Coin & Ghost – both the company itself and its contributing artists – live, create, and collaborate on stolen land. The land colonially known as “Los Angeles” was originally and still is inhabited and cared for by the Kizh, Tongva, and Gabrielino Peoples (alongside their neighbors in the region, the Tataviam, Chumash, and Serrano).
We must protect and honor the history and people of these places.
We recognize that this area, like many others across North America and around the world, was colonized through genocide, forced removal, slavery, broken treaties, and other acts of cruelty, greed, and oppression. This acknowledgment represents our responsibility to our home and its people, as well as our commitment to seeking truth, to honoring tribal elders and descendants, to healing, and to stewardship. In short: we seek an authentic, generous relationship with the land and its original inhabitants.
Note: land acknowledgments are only one small part of supporting Indigenous communities. We hope our statement will inspire others to stand with us in solidarity with Native nations, which could also take the form of:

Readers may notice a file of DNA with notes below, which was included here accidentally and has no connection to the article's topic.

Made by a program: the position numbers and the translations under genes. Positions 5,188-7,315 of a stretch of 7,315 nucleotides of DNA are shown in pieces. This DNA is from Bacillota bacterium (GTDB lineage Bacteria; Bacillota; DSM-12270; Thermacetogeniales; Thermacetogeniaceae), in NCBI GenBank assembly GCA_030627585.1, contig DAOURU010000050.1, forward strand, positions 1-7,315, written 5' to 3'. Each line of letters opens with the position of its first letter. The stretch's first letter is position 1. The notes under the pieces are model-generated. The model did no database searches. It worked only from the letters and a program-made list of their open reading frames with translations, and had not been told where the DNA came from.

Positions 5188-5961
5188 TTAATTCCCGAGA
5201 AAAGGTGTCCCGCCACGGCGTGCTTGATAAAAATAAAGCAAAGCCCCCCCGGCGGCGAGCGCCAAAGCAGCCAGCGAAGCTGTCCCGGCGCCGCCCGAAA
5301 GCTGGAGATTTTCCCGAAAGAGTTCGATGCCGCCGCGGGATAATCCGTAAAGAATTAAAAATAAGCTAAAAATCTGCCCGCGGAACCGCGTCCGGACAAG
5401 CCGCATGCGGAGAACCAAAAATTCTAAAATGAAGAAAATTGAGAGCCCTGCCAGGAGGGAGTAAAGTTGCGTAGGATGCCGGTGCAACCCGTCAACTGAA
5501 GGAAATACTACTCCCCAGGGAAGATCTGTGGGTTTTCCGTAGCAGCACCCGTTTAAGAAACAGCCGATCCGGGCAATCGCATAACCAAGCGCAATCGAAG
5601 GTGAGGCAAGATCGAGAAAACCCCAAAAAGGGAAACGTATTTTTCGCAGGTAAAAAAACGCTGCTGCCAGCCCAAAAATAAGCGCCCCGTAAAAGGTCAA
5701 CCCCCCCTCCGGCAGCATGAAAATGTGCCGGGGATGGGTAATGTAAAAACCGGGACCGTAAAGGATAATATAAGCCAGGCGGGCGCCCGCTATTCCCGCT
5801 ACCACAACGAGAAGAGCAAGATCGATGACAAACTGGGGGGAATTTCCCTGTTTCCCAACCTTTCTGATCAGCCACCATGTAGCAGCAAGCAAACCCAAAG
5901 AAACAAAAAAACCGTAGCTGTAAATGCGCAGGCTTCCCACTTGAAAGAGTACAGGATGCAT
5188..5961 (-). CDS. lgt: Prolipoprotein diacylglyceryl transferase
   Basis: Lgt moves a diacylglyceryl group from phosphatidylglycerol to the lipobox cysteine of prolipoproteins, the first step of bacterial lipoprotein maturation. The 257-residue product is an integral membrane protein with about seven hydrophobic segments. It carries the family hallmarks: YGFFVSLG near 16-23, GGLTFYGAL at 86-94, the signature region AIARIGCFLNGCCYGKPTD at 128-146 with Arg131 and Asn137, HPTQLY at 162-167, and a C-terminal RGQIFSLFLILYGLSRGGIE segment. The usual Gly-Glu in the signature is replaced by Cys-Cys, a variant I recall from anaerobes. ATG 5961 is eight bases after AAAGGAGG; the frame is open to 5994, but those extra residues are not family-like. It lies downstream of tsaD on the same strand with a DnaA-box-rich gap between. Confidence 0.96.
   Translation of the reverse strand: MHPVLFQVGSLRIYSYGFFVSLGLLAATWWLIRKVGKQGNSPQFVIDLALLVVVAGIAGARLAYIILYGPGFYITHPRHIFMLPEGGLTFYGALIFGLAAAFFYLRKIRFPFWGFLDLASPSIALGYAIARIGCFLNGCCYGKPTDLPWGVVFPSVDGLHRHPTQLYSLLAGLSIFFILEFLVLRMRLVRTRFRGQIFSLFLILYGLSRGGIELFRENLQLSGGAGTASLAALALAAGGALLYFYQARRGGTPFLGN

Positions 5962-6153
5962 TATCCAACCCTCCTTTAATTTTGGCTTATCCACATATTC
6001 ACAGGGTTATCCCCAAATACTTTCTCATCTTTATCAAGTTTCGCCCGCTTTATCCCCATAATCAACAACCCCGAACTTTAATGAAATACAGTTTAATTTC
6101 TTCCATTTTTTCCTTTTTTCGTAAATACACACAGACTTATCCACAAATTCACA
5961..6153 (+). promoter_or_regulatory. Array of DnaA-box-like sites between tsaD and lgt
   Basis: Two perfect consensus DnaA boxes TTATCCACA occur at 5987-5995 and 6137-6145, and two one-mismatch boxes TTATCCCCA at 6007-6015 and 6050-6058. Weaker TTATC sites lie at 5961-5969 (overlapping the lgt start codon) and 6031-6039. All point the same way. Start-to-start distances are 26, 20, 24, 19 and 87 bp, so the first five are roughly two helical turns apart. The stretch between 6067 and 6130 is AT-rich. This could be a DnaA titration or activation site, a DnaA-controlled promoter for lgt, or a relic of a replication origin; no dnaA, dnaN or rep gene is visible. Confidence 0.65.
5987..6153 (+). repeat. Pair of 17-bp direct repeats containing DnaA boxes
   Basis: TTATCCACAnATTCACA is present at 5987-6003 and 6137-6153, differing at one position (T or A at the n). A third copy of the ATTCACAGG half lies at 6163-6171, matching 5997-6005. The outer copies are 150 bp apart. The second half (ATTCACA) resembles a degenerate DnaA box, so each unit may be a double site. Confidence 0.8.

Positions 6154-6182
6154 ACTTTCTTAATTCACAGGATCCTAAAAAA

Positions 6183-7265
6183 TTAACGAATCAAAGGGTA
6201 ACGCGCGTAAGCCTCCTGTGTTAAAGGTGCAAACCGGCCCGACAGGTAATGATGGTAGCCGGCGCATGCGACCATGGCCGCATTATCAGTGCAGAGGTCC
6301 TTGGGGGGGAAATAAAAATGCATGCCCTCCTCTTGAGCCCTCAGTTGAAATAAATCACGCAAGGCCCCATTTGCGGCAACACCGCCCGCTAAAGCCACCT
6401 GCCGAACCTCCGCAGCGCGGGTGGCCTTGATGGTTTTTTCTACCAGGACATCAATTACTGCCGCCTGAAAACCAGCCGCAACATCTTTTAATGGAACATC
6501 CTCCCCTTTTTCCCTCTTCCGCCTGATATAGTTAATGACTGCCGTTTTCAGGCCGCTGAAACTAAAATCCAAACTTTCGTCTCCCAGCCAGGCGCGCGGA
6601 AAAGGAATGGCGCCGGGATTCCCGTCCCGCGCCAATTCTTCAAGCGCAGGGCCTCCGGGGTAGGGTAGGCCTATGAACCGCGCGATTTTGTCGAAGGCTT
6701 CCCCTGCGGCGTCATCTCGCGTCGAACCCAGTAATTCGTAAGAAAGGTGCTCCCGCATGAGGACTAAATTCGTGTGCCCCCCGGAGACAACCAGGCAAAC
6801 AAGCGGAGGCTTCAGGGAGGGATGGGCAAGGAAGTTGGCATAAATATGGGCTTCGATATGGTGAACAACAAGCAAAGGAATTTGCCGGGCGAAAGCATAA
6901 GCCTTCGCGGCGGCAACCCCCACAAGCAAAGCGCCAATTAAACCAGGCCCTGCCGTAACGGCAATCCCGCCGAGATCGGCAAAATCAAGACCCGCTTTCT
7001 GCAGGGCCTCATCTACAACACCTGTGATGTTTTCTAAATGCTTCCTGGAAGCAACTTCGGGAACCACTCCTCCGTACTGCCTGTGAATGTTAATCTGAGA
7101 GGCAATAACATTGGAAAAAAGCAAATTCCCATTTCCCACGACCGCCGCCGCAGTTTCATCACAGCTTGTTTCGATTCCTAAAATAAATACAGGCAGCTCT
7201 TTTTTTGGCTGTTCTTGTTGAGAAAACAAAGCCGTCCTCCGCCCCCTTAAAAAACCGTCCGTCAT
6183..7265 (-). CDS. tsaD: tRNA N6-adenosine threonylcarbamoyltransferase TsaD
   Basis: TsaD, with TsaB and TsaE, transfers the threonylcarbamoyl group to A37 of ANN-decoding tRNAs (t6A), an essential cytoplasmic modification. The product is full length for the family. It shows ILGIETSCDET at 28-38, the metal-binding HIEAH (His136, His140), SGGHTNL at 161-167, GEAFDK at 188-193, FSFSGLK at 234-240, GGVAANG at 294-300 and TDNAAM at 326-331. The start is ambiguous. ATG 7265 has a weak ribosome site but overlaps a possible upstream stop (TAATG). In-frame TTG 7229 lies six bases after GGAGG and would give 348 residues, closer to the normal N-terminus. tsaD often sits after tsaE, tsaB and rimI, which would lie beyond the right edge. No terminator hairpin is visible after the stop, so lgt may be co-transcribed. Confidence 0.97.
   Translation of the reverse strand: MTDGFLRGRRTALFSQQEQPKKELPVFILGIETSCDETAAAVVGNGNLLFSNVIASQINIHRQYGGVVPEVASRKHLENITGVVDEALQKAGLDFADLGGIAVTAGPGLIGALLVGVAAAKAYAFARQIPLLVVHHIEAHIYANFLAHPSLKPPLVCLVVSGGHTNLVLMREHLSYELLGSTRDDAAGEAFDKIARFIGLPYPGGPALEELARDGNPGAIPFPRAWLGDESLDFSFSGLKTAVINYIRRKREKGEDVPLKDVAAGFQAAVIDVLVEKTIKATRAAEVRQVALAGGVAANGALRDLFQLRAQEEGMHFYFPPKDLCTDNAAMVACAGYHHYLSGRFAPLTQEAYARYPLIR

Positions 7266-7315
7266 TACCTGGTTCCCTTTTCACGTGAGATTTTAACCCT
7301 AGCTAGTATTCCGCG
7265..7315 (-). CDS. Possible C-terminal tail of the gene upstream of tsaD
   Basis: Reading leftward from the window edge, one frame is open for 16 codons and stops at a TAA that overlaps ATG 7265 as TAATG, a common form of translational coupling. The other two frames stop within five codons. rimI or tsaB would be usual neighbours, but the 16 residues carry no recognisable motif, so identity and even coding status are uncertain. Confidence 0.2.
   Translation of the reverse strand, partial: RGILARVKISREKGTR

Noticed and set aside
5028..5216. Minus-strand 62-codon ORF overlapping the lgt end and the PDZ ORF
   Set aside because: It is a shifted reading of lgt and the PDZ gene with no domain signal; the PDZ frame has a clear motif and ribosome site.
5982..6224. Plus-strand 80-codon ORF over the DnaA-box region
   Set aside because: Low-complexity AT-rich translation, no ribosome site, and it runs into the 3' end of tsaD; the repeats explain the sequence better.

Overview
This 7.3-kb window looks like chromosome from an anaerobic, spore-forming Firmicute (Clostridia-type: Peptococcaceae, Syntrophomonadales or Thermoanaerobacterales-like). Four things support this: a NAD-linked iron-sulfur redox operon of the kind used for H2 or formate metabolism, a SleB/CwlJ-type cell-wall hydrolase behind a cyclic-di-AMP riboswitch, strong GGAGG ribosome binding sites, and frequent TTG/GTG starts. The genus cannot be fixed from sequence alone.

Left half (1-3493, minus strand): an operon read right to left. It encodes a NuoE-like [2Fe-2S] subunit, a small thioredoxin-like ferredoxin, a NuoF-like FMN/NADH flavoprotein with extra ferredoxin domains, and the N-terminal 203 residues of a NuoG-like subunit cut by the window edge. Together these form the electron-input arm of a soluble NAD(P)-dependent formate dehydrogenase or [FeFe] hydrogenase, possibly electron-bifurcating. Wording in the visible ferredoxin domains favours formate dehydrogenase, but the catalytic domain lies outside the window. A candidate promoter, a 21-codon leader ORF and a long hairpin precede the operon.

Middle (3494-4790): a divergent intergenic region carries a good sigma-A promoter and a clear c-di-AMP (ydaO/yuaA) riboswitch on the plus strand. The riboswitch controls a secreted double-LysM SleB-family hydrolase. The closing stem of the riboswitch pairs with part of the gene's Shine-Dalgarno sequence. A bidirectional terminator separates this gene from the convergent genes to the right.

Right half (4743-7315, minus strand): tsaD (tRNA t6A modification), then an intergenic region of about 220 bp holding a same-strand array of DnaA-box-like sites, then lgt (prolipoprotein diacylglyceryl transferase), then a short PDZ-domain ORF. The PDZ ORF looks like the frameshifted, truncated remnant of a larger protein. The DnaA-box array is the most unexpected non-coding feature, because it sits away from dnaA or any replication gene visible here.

- Donating time and money to Indigenous-led organizations.
- Amplifying the voices of Indigenous people leading grassroots change movements.
- Returning land.
- Native Land (an app to help map Indigenous territories, treaties, and languages)
- Learn more about the local Tribes
- Native American organizations in the City/County of Los Angeles
- Cultural Appropriation & Wellness Guide (from NativeGov.org)
- “What is Tribal Sovereignty” and “Why Do Treaties Matter,” two video resources from Native Governance Center and the Minnesota Humanities Center
- Land Reparations & Indigenous Solidarity Toolkit (ResourceGeneration.org)